Inflation Soars to 7.9%, Highest in 40 Years

Inflation Soars to 7.9%, Highest in 40 Years

By Yuval Rosenberg and Michael Rainey
Thursday, March 10, 2022

Happy Thursday! Baseball is back, as owners and players reached a deal. Here’s what else is happening following yesterday’s congressional drama around the $1.5 trillion omnibus spending package.

Inflation Soars to 7.9% Annual Rate, Highest in 40 Years

Rising prices for everything from fuel and food to services and housing sent the 12-month consumer inflation rate soaring to 7.9% in February, the Labor Department announced Thursday.

For the month, consumer prices rose by a hefty 0.8%. On an annual basis, the inflation rate surpassed the extraordinary 7.5% recorded in January. “The 12-month increase has been steadily rising and is now the largest since the period ending January 1982,” the report says.

Wages were unable to keep pace with spiraling prices. Inflation-adjusted average hourly earnings dropped by 2.6% in February, according to a separate report released Thursday.

Pain at the pump: The price of gasoline is playing a major role in the inflationary surge. Over the last 12 months, gas prices have risen 38%, increasing 6.6% just in February. And that number doesn’t include most of the huge price increases recorded since the Russian invasion of Ukraine.

More trouble ahead: Some analysts think that prices will continue to rise, driven in large part by soaring energy costs, and expect to see inflation levels of 8% or higher in the coming months. “The price shock that is now cascading throughout the domestic and global economies will be captured in the coming months and in our estimation will push top-line year-over-year inflation to 10% or more,” economist Joe Brusuelas of the consulting firm RSM said in a note.

Michael Gapen, chief economist at Barclays, told Bloomberg that it could take many weeks to reach a peak. “Inflation is not likely to roll over and begin to come down for several more months,” he said. “This sets the stage for where we are now. And we need to see how long this conflict plays out and how disruptive the sanctions regime actually is,” he added, referring to the invasion of Ukraine and the economic sanctions imposed on Russia.

Headaches for the Fed: The Federal Reserve is expected to go ahead with a quarter-point interest rate hike next week at its monetary policy meeting, but surging inflation creates a dilemma for the central bank. On the one hand, rate hikes seem even more necessary as part of the effort to get inflation under control. But soaring energy prices could spark a recession, which officials might hesitate to contribute to by continuing to raise rates.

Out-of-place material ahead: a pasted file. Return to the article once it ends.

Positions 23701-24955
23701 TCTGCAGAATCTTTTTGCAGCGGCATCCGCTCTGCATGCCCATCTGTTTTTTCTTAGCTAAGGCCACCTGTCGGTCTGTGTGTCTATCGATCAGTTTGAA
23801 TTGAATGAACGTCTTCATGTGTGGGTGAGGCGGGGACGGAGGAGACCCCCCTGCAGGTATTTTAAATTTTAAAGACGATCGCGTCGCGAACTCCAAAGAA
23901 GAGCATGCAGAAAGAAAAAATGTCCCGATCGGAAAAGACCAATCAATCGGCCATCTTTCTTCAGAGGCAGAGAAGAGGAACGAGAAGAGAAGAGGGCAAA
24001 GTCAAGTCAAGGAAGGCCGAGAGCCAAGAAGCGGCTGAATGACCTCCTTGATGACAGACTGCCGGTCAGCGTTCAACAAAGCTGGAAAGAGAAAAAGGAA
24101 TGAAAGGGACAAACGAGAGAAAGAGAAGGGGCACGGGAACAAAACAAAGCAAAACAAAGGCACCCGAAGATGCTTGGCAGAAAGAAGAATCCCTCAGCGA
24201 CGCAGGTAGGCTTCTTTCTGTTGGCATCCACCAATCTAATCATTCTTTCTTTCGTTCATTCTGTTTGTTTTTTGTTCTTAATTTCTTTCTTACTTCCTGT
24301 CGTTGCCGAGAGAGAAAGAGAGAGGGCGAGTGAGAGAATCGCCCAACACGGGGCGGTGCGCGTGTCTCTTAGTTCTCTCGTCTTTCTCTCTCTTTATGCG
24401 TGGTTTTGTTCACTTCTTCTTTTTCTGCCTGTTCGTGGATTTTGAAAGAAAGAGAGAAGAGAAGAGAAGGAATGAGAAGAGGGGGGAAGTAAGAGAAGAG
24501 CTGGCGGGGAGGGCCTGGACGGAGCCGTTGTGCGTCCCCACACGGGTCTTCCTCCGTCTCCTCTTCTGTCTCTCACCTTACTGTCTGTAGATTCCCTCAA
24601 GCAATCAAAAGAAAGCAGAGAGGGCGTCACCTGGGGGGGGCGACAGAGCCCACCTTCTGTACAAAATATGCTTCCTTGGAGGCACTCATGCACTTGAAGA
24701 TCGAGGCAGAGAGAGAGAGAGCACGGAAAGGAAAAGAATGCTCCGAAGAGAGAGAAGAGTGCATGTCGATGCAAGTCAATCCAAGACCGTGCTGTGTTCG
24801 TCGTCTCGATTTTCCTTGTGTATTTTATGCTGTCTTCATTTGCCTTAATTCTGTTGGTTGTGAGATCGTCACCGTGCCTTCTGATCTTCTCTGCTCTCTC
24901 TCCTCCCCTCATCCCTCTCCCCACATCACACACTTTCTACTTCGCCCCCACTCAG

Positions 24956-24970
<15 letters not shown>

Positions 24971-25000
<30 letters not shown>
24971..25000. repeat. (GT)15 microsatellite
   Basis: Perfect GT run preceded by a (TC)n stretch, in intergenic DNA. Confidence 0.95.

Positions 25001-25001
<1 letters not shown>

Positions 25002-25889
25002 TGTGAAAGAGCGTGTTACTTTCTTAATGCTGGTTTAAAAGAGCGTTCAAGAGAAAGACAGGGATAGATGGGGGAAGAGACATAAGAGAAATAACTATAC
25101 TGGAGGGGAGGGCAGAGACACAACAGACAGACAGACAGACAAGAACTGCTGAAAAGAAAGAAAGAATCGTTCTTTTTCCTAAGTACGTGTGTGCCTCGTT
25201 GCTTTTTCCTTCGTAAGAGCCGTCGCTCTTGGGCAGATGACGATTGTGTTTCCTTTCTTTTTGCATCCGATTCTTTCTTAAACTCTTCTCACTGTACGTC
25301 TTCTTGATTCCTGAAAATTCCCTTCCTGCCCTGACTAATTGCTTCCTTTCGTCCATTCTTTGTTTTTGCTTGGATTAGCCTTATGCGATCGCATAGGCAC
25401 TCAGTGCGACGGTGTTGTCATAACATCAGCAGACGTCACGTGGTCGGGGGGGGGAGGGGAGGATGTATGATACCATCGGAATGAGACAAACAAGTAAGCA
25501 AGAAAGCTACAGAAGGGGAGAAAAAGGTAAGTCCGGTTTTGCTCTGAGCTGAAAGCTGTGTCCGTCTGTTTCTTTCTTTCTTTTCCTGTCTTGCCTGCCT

“The Fed’s in a tough spot,” Wells Fargo director of rates strategy Michael Schumacher told CNBC. “It’s getting tougher by the day. It’s hard any time, but especially when you’ve got incredible inflation, and we’ve had the supply chain issues for a while, and now they’ve been exacerbated by Russia-Ukraine.”

Many economists have been estimating that the Fed will raise rates seven times this year, bringing the federal funds rate close to 2%. But continued high inflation could mean fewer rate hikes. “I think if oil went to $150 and you saw some break in the data somewhere, they might skip May for a hike,” Barclays chief U.S. economist Michael Gapen said.

Much will depend on the data and what Fed officials see as the biggest threat. Diane Swonk, chief economist at Grant Thornton, said that fears of inflation may weigh more heavily than worries about a recession. “We came into this with a lot of momentum. Oil price spikes don’t always cause recessions,” she told CNBC. “The Fed has to hedge against what else it’s worried about. That is inflation expectations have been moving up. The Fed has to think about what are the chances of this inflation more entrenched like the 1970s. They are trying to avoid that at all costs.”

Congress Looks to Finish $1.5 Trillion Spending Bill With Ukraine Aid

The House on Wednesday night passed a $1.5 trillion annual spending package that would keep the government funded through September and provide nearly $14 billion in aid for Ukraine and refugees fleeing the Russian invasion there.

To secure the necessary votes, though, House leaders were forced to strip $15.6 billion in pandemic funding from the bill after some Democrats objected to a deal that would have redirected that money from existing programs, including $7 billion promised to state governments as part of last year’s $1.9 trillion Covid relief law. The last-minute change leaves in doubt President Joe Biden’s Covid-response plans.

The House also passed a four-day stopgap extension of federal funding, a fallback measure meant to ensure that government operations can continue beyond the end of day Friday, when current funding is set to expire, while the Senate works to clear the larger omnibus spending bill.